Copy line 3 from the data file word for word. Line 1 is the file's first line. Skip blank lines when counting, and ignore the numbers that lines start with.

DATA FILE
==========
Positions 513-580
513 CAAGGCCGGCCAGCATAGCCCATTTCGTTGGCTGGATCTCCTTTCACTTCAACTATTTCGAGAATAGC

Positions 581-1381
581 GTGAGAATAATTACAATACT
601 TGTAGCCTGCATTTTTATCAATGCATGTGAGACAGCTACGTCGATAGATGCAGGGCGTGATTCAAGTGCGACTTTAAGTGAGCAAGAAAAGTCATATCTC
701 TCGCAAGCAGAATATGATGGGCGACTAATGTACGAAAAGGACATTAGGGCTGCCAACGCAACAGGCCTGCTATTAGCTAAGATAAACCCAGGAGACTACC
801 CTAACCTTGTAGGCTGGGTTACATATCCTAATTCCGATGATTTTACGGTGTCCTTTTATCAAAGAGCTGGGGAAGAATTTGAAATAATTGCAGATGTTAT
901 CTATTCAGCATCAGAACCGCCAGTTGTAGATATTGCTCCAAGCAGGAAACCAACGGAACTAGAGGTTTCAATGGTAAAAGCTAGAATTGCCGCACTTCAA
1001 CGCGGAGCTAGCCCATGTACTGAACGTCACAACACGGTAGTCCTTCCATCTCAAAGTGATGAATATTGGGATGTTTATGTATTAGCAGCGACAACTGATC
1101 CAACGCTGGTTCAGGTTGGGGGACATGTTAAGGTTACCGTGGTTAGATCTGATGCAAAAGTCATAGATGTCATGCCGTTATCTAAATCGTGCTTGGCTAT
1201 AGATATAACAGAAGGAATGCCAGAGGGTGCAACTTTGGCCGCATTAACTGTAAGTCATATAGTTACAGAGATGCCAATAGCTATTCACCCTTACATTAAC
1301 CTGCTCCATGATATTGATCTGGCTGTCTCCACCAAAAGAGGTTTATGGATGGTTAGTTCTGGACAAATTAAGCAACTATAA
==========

Positions 581-1381